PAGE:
I bought my first Rolleiflex yesterday.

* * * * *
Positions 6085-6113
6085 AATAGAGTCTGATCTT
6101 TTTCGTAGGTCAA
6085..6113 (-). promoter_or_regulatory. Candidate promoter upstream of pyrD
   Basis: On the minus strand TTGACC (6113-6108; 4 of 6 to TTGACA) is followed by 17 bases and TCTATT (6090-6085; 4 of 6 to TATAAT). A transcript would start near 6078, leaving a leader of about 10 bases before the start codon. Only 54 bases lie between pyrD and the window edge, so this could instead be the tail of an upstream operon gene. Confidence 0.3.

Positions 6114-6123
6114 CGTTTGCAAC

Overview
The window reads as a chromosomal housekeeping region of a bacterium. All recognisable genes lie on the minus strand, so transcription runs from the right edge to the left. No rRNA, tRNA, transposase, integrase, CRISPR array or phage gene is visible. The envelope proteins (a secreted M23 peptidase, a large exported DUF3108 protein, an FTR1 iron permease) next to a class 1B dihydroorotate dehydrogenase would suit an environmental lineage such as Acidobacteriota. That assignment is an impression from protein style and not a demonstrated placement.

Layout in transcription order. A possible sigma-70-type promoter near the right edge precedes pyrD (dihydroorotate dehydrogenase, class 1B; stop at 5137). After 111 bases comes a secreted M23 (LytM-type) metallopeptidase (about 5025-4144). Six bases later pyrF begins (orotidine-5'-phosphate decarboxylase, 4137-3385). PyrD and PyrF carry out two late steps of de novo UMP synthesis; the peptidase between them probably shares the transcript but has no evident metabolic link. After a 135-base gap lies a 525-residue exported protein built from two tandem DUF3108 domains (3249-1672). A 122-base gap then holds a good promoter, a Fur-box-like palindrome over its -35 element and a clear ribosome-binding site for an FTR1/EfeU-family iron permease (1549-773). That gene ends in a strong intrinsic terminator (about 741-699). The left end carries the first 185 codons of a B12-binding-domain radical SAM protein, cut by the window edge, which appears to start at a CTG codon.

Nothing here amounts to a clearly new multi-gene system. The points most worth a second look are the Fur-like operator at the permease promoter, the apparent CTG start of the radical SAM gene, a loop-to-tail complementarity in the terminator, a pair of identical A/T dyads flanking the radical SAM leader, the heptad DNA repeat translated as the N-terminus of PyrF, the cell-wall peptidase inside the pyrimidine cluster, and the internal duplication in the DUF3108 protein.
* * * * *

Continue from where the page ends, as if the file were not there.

I recently moved to Northern California for college, and I put a "wanted: camera equipment" ad on my local Craigslist. So Saturday morning, I have an email stating that someone has a camera for sale, with no pictures. I reply back and receive a really bad cell phone picture of a Rolleiflex with the lens cap on, so I have no idea what lens it has. I express interest, and she tells me she's looking to get $475 for it. I don't reply, and a few hours later she emails back saying to just make any kind of offer I want. By this point I'm curious enough to drive the half hour to meet her. I also discovered that she posted in on Craigslist for $375 that evening. The next day I leave with exactly $200 in my pocket hoping for a best case-scenario of leaving with a beater Planar or Xenotar camera, and worst-case I drove an hour for a beater lower-end camera. We meet at a McDonalds in a truck stop town, and she hands me a Rolleiflex. After I figure out how to remove the lens cap, I discover that it has the Xenotar 2.8, but no built in light meter. The camera itself is in awesome cosmetic condition, but there is a bit of haze and what appear to be small fungus marks in the lenses and the lowest shutter speeds seem off. I show her these flaws and tell her that I'll probably have to spend around $150-200 to get the camera repaired, and ask if she would accept $200 for it. Lo and behold, she accepts, and I am the proud owner of a Rolleiflex 2.8C with the Xenotar lens. I can't wait until I've had it repaired and it's good to go. I put a roll of Tri-X in just to see what the results are as-is, and I hope to develop it this week.